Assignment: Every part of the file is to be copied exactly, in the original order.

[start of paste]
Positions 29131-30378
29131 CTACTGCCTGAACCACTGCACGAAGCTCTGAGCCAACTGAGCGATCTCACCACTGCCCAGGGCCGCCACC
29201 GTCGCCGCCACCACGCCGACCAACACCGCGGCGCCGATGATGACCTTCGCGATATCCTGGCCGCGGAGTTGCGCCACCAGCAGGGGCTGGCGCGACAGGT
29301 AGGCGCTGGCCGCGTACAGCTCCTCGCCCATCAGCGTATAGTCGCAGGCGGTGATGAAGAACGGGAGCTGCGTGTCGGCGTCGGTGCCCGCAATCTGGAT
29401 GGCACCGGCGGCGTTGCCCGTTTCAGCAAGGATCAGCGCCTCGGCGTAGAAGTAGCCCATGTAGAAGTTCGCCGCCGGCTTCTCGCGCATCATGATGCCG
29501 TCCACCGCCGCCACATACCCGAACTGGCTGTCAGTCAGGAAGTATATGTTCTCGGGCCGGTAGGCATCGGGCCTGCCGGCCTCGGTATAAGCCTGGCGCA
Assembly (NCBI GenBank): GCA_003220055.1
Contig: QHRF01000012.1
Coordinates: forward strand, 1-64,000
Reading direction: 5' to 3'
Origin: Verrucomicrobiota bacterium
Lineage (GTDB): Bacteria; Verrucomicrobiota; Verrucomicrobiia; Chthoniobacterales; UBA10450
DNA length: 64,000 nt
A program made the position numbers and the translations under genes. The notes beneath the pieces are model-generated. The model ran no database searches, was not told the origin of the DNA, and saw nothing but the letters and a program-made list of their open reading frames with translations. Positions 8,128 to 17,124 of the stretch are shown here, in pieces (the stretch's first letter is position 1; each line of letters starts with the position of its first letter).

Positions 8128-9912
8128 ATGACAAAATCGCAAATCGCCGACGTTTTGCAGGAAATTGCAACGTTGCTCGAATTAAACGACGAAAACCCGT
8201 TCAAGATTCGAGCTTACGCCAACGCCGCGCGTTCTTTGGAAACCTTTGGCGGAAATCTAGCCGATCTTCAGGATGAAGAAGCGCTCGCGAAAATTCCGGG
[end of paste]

Positions 29131-30378
29131 CTACTGCCTGAACCACTGCACGAAGCTCTGAGCCAACTGAGCGATCTCACCACTGCCCAGGGCCGCCACC
29201 GTCGCCGCCACCACGCCGACCAACACCGCGGCGCCGATGATGACCTTCGCGATATCCTGGCCGCGGAGTTGCGCCACCAGCAGGGGCTGGCGCGACAGGT
29301 AGGCGCTGGCCGCGTACAGCTCCTCGCCCATCAGCGTATAGTCGCAGGCGGTGATGAAGAACGGGAGCTGCGTGTCGGCGTCGGTGCCCGCAATCTGGAT
29401 GGCACCGGCGGCGTTGCCCGTTTCAGCAAGGATCAGCGCCTCGGCGTAGAAGTAGCCCATGTAGAAGTTCGCCGCCGGCTTCTCGCGCATCATGATGCCG
29501 TCCACCGCCGCCACATACCCGAACTGGCTGTCAGTCAGGAAGTATATGTTCTCGGGCCGGTAGGCATCGGGCCTGCCGGCCTCGGTATAAGCCTGGCGCA
Assembly (NCBI GenBank): GCA_003220055.1
Contig: QHRF01000012.1
Coordinates: forward strand, 1-64,000
Reading direction: 5' to 3'
Origin: Verrucomicrobiota bacterium
Lineage (GTDB): Bacteria; Verrucomicrobiota; Verrucomicrobiia; Chthoniobacterales; UBA10450
DNA length: 64,000 nt
A program made the position numbers and the translations under genes. The notes beneath the pieces are model-generated. The model ran no database searches, was not told the origin of the DNA, and saw nothing but the letters and a program-made list of their open reading frames with translations. Positions 8,128 to 17,124 of the stretch are shown here, in pieces (the stretch's first letter is position 1; each line of letters starts with the position of its first letter).

Positions 8128-9912
8128 ATGACAAAATCGCAAATCGCCGACGTTTTGCAGGAAATTGCAACGTTGCTCGAATTAAACGACGAAAACCCGT
8201 TCAAGATTCGAGCTTACGCCAACGCCGCGCGTTCTTTGGAAACCTTTGGCGGAAATCTAGCCGATCTTCAGGATGAAGAAGCGCTCGCGAAAATTCCGGG